From USA Today:
Transit riders in Honolulu better clean up their act.
The City Council is considering a bill that will make it illegal to "bring onto transit property odors that unreasonably disturb others or interfere with their use of the transit system, whether such odors arise from one's person, clothes, articles, accompanying animal or any other source."
Councilman Rod Tam, a co-sponsor of the bill, explained why it is needed:
"As we become more inundated with people from all over the world, their way of taking care of their health is different. Some people, quite frankly, do not take a bath every day and therefore they may be offensive in terms of their odor."
As someone who frequently takes the bus, I consider this bill a breath of relief (excuse the pun). The last thing I want to deal with in a bus crammed with people is strong body odor.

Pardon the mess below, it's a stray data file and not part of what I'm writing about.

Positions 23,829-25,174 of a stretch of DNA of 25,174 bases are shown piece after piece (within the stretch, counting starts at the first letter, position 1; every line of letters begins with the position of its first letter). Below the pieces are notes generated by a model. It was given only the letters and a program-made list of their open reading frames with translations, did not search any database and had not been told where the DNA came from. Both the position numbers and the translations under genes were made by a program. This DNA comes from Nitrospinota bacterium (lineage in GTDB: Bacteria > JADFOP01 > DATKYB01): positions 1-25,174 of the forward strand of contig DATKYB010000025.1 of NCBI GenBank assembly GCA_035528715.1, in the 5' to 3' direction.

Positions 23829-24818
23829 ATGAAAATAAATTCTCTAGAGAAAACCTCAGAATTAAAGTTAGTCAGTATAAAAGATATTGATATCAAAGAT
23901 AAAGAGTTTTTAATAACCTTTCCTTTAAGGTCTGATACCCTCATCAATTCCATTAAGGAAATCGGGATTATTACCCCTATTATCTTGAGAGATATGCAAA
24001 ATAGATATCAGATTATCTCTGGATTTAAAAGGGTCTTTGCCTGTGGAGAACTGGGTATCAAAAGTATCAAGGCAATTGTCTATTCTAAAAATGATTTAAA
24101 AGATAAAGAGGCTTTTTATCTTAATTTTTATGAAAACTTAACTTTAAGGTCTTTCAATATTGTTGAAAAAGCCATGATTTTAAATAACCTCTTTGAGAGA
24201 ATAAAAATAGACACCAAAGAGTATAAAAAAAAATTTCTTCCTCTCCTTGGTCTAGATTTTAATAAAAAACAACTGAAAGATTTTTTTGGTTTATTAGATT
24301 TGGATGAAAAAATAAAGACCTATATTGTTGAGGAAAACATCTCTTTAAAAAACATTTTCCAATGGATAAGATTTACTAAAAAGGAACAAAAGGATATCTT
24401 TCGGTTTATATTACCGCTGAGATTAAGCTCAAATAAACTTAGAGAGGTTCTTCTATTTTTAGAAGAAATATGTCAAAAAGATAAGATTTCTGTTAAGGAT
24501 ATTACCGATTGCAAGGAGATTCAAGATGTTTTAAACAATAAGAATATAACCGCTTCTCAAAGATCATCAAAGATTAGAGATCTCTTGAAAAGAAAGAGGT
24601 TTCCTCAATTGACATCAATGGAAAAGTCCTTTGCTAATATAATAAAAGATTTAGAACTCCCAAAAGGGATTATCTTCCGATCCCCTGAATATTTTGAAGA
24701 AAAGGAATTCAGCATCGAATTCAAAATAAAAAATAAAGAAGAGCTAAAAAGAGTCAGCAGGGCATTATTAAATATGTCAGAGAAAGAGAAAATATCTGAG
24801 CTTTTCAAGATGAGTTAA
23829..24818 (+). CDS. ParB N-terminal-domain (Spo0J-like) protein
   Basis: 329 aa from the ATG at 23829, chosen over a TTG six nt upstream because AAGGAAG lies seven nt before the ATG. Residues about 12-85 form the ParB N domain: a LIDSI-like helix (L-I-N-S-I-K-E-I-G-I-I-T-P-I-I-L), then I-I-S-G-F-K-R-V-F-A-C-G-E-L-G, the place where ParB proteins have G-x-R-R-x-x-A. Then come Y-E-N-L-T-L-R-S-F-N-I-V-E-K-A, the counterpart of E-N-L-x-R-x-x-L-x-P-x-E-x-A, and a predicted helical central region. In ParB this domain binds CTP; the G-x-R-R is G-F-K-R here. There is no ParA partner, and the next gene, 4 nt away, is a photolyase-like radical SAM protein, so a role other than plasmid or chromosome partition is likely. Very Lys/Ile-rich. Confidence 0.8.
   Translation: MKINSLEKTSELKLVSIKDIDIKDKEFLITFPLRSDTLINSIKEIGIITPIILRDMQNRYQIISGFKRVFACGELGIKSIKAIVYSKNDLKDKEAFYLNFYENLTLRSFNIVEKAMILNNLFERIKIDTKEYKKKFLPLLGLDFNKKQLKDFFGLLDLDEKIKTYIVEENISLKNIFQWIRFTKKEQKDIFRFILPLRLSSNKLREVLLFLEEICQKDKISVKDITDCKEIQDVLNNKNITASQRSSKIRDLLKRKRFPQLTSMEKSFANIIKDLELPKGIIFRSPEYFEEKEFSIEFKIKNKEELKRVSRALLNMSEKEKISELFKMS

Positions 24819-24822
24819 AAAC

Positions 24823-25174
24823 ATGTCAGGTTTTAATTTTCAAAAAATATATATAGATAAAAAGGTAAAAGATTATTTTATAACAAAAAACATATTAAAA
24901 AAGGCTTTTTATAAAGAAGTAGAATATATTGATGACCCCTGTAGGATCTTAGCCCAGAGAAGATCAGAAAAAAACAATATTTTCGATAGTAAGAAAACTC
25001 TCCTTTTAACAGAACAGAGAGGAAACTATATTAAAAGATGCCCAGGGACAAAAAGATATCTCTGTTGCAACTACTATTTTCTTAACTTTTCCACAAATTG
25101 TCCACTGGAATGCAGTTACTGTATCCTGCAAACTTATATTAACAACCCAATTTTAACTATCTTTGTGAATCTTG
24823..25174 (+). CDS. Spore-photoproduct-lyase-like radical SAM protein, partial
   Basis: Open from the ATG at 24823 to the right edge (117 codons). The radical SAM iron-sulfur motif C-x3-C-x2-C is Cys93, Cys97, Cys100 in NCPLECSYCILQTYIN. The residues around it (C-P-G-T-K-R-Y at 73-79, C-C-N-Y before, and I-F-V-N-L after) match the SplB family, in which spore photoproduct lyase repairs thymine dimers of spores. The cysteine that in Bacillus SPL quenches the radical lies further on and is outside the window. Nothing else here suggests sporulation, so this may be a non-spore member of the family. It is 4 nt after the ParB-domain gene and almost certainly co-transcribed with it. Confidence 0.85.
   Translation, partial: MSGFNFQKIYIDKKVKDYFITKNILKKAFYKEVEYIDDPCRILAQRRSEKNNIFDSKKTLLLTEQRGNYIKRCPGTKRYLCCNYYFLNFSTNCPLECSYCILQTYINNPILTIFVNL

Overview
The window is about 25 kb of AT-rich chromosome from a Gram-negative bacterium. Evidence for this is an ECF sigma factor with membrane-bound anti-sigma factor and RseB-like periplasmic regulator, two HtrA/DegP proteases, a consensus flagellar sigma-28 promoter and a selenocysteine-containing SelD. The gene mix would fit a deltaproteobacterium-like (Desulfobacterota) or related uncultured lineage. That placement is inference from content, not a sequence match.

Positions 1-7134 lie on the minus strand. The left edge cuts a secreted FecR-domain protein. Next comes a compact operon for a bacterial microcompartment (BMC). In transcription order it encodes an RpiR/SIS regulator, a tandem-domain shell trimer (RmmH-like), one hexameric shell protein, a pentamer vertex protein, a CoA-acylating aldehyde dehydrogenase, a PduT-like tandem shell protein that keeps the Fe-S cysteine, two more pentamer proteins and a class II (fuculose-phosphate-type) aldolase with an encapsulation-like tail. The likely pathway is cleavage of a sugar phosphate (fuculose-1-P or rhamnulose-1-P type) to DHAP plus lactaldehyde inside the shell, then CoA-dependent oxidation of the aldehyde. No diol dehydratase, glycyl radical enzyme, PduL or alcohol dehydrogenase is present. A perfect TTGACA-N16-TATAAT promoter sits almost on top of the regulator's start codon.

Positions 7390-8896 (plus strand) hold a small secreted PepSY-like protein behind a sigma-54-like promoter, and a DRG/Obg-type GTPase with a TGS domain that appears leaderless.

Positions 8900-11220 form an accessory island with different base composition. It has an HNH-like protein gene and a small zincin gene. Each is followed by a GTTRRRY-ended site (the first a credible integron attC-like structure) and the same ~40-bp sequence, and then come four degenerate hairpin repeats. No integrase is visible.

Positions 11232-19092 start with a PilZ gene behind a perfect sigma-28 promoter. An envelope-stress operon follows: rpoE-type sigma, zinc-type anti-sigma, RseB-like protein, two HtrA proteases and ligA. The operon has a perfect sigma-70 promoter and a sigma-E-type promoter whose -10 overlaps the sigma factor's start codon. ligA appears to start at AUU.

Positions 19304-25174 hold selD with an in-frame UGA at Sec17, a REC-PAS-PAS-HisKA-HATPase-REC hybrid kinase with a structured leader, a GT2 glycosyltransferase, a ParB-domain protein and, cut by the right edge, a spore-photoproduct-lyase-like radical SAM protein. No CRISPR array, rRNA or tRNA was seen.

No deodorant, no service? Who could possibly be against such a policy?
"We are obviously concerned about laws that are inherently vague, where a reasonable person cannot know what conduct is prohibited," said Daniel Gluck, of ACLU Hawaii. "Vague laws — like the proposed 'odor' ban — open the door to discriminatory enforcement based on an officer's individual prejudices."
Discriminatory enforcement? Discriminatory against who? People who don’t take baths?
The bill is too vague and broadly worded?
…odors that unreasonably disturb others or interfere with their use of the transit system…
Doesn’t sound vague to me!
And now for some stand-up: You might be kicked off the bus if…
- when the bus arrives at the bus stop, the tires melt.
- the flies circling around you need to pay separate bus fare.
- the second you step on, the driver thinks he ran over a skunk.
- the second you step on, the passengers in the back throw up.
- the bus driver complains he can’t see through the fog you’re emitting.
- the bus driver’s air freshener spontaneously combusts.
- the advertisements for deodorant fade.